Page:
Indian cricket's 'centurion' Vasant Raiji, who passed away in his sleep on Saturday morning, will be remembered for his contribution to Indian, as well as global literature of the willow game
However gutted death can make you feel, when it concerns a cricket personality, can trivia be far away? Only to prove it can't, Vasant Raiji, until the wee hours of Saturday, the world's oldest living first-class cricketer (100 years, 139 days), passed away on the birth anniversary of KS Duleepsinhji.
Raiji figured in only eight Ranji Trophy matches—two for Mumbai and six for Baroda—but his greatest contribution to the game was in the sphere of literature.
This was not restricted to India. Australian cricket historians will remember his book on Victor Trumper, which was recently highlighted by that country's top cricket writer, Gideon Haigh, in his book on the second-most significant legend in Australian cricket after Sir Donald Bradman.
Talking of Bradman, whom Raiji regularly wrote and received letters from, there is a passage written by our Walkeshwar man, which should earn more plaudits than it has got.
Bradman, as Indian cricket fans will tell you, did not step on their streets. Raiji compared Bradman's decisions to God's will when he wrote: "Indians worship a multitude of gods. In Sir Donald Bradman, they have their God of cricket. God is perfect. In the eyes of the Indians, Bradman is the perfect batsman. God is unseen. Indians have not seen Bradman play. God's ways are inscrutable."
On the way to England in 1948, the ship (Strathaird) carrying the Ashes tourists stopped at Mumbai, but Bradman wouldn't get off amidst rumours of a plague. In 1953, he had to stop at Kolkata en route to report on the 1953 series in England. He and Lady Jessie enjoyed some Indian hospitality from cricket officials at the airport. So, Indian fans never got to see Bradman. Bluntly put, he was scared about contracting a disease, hence kept away, even from the 1987 World Cup which his country ended up winning.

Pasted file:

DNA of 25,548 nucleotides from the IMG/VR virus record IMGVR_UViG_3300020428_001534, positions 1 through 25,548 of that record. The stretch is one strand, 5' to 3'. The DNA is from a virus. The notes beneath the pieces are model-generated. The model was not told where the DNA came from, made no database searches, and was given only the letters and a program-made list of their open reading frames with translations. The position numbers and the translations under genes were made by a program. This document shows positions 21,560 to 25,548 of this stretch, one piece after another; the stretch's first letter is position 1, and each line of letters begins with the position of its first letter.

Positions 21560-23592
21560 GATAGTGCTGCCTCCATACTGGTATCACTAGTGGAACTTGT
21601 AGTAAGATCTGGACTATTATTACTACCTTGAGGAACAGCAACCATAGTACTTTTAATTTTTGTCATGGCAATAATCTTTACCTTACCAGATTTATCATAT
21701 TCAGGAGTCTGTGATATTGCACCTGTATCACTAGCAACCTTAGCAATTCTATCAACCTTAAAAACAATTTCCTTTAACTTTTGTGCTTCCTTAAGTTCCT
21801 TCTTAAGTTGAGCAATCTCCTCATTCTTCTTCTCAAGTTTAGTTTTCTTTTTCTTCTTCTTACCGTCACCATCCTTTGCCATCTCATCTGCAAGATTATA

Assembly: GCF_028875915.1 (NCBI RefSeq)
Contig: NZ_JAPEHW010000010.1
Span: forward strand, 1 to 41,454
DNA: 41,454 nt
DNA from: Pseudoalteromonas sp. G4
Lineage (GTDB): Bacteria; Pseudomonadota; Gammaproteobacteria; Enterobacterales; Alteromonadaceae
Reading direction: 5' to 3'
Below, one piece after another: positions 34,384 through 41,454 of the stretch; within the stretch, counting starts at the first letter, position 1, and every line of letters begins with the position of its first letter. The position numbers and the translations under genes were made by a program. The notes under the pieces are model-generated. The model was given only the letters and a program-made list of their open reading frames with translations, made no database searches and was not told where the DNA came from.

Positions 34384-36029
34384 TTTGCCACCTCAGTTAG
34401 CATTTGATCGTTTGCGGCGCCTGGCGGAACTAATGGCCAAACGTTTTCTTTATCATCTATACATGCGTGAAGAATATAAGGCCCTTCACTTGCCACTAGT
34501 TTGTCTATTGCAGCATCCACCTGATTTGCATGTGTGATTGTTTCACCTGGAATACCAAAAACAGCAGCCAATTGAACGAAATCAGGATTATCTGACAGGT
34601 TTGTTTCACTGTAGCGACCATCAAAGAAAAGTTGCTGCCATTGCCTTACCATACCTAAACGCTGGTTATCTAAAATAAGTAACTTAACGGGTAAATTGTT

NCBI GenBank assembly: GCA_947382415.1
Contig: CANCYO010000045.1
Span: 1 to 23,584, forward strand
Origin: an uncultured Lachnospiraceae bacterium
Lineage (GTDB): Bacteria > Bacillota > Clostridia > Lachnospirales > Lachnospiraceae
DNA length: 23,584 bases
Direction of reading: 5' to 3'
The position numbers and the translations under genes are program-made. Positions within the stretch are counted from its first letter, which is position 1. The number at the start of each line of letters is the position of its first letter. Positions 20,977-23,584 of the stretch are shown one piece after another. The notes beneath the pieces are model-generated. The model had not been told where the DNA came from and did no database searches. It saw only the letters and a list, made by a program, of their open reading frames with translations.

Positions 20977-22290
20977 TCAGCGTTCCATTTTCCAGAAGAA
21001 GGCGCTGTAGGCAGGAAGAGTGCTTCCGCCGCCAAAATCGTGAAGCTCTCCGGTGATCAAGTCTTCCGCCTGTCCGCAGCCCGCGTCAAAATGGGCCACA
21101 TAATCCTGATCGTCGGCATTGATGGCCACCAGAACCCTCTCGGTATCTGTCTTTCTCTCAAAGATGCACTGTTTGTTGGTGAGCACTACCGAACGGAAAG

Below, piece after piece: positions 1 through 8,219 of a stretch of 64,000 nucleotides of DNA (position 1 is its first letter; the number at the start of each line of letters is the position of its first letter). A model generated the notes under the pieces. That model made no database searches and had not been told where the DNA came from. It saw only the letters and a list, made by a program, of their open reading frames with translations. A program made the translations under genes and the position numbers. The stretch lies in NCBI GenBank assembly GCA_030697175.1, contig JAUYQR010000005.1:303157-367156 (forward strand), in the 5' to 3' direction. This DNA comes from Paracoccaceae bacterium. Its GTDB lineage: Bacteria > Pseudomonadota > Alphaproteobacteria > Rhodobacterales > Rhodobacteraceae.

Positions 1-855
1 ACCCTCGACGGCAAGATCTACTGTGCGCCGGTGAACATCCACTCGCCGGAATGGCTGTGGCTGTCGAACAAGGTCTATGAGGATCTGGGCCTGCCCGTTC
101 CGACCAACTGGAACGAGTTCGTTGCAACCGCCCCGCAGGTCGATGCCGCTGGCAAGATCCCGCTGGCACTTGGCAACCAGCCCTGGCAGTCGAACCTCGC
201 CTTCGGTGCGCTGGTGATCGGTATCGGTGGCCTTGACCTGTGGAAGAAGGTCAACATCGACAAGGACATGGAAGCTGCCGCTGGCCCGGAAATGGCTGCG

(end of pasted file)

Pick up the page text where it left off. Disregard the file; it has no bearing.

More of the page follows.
The body of former India first-class cricketer Vasant Raiji being carried at the Banganga crematorium on Saturday. Pic/Bipin Kokate
Raiji wrote on an array of Indian cricket stars of yesteryear—Nayudu and Mushtaq; Merchant and Deodhar; Amarnath, Hazare and Phadkar. He worshipped Nayudu to such great lengths that he compiled a book on him in 1990. As a child, he watched Nayudu lead India in their inaugural home Test—against England—at the Bombay Gymkhana in the December of 1933.
Raiji's 100th birthday on January 26 this year was celebrated with visits from Sunil Gavaskar, Sachin Tendulkar, Steve Waugh, Nari Contractor and Russi Cooper, 97, who is now the oldest living Indian first-class cricketer.
When Sunday mid-day met him at his home in January, Raiji didn't seem to remember all his favourite cricketing exploits in great detail, but you got the feeling that all those firm strokes, delicate glances, deceptive deliveries, quicksilver fielding and the obduracy displayed by the toughest of players in the Ranji Trophy, Pentangulars and of course Test matches at the CCI, were playing out in his mind even during the last days of his life. Doubtless, LP Jai as well—the Mumbai batsman—on whom Raiji wrote a book.
Raiji leaves behind wife Panna, 94, as well as daughters Brinda and Renuka.
Marcus Couto, his friend of 37 years, was the one who thought it deserving to publicise Raiji's life century. In his several recent conversations, after the slices of cake were savoured and digested, Raiji expressed a wish of celebrating Couto's October retirement from the CCI, [where he serves in the administration department] with a cake.
Raiji left his life's crease before sunrise. Like one of his cricketing heroes, Duleepsinhji—in his sleep!
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